A Nation of Ghosts | The Era of Ghosting and its Catastrophic Impact on Society

A Nation of Ghosts | The Era of Ghosting and its Catastrophic Impact on Society

I don’t matter.
I don’t exist.
The Emmy-winning talk show host, turned billionaire, Oprah. Had this to say after ending her successful 25-year Oprah Winfrey talk show.
“ I've done countless interviews with presidents, mega stars,abuse victims, people in crisis and people in triumph. This is the one thing everyone asked after their interview is :
How did I do? How was it?”
Her conclusion with those two questions was:
“Everyone, from every walk of life wanted to know did you hear me?
And did what I say matter.”
This need, the need to be heard and to matter appears to be a very distinct human need from every human, no matter the circumstance.
“The most basic and powerful way to connect to another person is to listen. Just listen. Perhaps the most important thing we ever give each other is our attention”
- Rachel Nemen Pediatric Physician and author of Kitchen Table Wisdom
 We know that no matter your station in life one of the most basic human needs is to be heard.
I have a friend who has been a family therapist in Colorado for 10-plus years. One of the top core wounds people have that come to see him, is not feeling heard.
What then happens to a society not listening to each other? 
Personally and professionally our ears are plugged with our fingers, I can’t hear you.

What is the definition of ghosting? 

Ghosting refers to abruptly cutting off contact with someone without giving that person any warning or explanation for doing so.
In a survey by Dating.com, 95% of respondents claimed to have been ghosted at least once in their dating experience.
The high percentage indicates a widespread occurrence of ghosting in the dating world. This can affect an individuals' confidence and well-being.
According to a study by Leadership IQ, 87% of employees reported that they often encounter disrespectful electronic communication at work, including being ignored in digital communications.
Workplace ghosting contributes to a disrespectful communication culture, harming employee morale, job satisfaction, collaboration, and productivity.
We appear to be a nation of silent ghosts.
But Khrystian is it really all that bad, to ghost?

How bad can it be?

Ghosting can cause trauma.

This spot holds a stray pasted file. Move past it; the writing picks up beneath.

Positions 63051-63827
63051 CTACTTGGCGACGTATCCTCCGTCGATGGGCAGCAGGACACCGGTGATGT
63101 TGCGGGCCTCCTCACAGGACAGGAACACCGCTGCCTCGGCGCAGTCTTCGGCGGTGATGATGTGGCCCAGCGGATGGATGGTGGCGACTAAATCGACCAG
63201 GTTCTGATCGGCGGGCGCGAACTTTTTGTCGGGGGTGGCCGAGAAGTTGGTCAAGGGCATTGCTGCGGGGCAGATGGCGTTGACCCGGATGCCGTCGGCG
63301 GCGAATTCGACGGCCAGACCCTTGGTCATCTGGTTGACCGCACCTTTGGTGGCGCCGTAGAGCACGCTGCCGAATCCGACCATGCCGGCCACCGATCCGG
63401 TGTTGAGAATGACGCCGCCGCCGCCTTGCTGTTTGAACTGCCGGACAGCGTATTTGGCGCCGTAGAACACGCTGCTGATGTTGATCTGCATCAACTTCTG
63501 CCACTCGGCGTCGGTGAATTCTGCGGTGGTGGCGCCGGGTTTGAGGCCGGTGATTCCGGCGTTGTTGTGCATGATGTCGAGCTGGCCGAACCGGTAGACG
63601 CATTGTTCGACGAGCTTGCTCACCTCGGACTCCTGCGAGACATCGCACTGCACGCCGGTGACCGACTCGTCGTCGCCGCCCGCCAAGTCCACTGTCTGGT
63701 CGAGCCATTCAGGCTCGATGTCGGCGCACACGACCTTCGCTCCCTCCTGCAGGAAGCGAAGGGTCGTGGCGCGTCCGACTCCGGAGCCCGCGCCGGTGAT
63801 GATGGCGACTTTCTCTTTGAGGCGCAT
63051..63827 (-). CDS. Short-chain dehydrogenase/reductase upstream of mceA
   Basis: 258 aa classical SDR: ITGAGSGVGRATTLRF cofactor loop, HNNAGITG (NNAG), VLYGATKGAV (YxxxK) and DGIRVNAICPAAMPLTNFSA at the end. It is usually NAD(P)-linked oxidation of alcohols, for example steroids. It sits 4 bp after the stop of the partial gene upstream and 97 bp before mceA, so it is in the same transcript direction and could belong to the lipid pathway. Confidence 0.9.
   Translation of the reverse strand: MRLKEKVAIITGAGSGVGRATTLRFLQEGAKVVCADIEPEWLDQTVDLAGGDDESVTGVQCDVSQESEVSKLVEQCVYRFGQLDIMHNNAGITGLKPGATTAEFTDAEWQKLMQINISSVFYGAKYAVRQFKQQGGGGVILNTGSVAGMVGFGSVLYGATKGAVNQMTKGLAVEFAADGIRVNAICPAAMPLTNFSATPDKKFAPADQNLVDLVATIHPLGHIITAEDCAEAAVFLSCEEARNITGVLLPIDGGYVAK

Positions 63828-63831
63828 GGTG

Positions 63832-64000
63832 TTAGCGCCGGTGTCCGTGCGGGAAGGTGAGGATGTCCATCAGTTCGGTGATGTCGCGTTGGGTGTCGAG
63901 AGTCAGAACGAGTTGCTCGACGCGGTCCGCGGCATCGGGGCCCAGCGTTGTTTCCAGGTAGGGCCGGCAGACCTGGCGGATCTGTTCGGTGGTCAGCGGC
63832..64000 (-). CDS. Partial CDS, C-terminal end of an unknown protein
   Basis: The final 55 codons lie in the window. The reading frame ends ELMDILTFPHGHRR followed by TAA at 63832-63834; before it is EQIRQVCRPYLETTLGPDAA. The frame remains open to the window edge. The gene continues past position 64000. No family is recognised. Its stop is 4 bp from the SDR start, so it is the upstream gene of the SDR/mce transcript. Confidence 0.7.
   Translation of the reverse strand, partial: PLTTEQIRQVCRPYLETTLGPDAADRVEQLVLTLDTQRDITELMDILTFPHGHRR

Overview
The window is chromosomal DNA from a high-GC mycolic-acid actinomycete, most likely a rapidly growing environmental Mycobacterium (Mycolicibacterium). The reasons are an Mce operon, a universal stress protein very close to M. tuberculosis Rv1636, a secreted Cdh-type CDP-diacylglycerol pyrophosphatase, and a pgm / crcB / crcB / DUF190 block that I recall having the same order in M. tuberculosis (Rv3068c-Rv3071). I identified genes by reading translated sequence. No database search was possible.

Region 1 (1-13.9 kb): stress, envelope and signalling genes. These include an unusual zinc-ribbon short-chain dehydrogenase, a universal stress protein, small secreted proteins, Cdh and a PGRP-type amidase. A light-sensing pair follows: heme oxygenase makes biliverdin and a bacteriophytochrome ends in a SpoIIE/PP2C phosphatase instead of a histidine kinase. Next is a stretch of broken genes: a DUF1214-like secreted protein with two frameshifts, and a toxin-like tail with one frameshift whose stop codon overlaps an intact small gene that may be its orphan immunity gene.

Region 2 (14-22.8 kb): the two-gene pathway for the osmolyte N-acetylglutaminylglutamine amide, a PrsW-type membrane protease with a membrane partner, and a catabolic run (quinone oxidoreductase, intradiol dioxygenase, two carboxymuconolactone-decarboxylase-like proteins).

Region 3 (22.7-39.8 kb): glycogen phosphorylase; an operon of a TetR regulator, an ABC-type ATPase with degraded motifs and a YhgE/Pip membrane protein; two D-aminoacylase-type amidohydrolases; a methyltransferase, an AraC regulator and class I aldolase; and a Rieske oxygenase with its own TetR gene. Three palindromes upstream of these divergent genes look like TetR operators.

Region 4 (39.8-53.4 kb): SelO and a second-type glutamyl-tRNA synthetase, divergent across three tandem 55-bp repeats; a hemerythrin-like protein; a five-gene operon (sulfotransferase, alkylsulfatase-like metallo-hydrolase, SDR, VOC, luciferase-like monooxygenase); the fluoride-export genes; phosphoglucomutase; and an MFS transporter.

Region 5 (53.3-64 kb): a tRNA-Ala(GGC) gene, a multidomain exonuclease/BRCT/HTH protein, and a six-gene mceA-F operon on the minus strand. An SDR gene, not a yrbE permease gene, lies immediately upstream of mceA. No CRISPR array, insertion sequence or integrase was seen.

Ghosting can have detrimental effects on your emotional and psychological wellbeing, causing people to feel:
  • Isolated 
  • Rejected
  • Mistrustful
  • Decrease self-esteem
  • Risk adverse
  • Unappreciated
  • Undervalued
Imagine a society with this hidden wound.
Well you don’t have to imagine, we are living it.
According to the  New York Times we are in a loneliness epidemic.
Alone together.
Speaking but not listening.
Seldom feeling heard.
A world that feels they don’t matter.
According to a recent study by the New York Times 1 in 4 adults are experiencing chronic loneliness.
1 in 4
Look to your left.
Look to right.
The chance that someone next to you feels this emotion or the emotions listed before is at least a shocking 25%.
This is not to say that they don’t have anyone around.
You can still feel alone, together.
Ok, Khrystian we get the problem.

How do we become the solution?

It is one of my deepest beliefs in society we should operate with rules of engagement and self regulate.
In real life society if we rob, steal, or kill we are removed from society because we have an obligation to each other to not behave that way.
We have to become a non-tolerant society of ghosting.
Look if 95 % of people have reported ghosting or being ghosted it’s safe to say in today's society almost everyone has been a perpetrator and a victim of ghosting.
Including me.
But I challenge you as you go into 2024, to make a commitment to end your personal ghosting.


In the end, we can ever only control ourselves.
That if you make a commitment and can’t finish, communicate it.
If someone sends you an email, respond even if it’s as simple as I’ll get back to this next week.
If it's a dating app and you're not interested, as awkward as it may be, simply communicate and don’t take their response personally.
When I worked in the Children's Hospital of Colorado as an EMT they called it Closed Loop Communication. If the physician said “ Start a line” the person who was going to attend to that order said “ Starting a line.” This ensured to the physician that they had been heard and someone was on it. Chefs have something similar in the kitchen, they say “ heard chef” this lets the chef know you heard them and you’re on it.
Life should be a series of Closed-Loop Communication moments.
Don’t be the “ghoster” and don’t allow yourself to be ghosted.
Let them know, it was not ok to ghost you and wish them well.
If they are in your workplace re-ask the question.
If that doesn’t work have a one-on-one with them.
Express the need for closed-loop communication, try to get policies changed.
Never accusatory.
But emphasize the impact on the team and productivity when the lines of communication are closed.
Be diligent in the efforts to eradicate this hidden epidemic.

We must hold ourselves and others accountable and offer them a new way of interacting.

As we each recommit to the art of listening and being heard. We can help the 1 in 4 people to remember that they are seen, heard, and most importantly they matter.
There’s an old saying that I am my brother's keeper.
To end the era of ghosting and the catastrophic effects on a society that feels more lonely and isolated than ever, we must be our brother's keeper.
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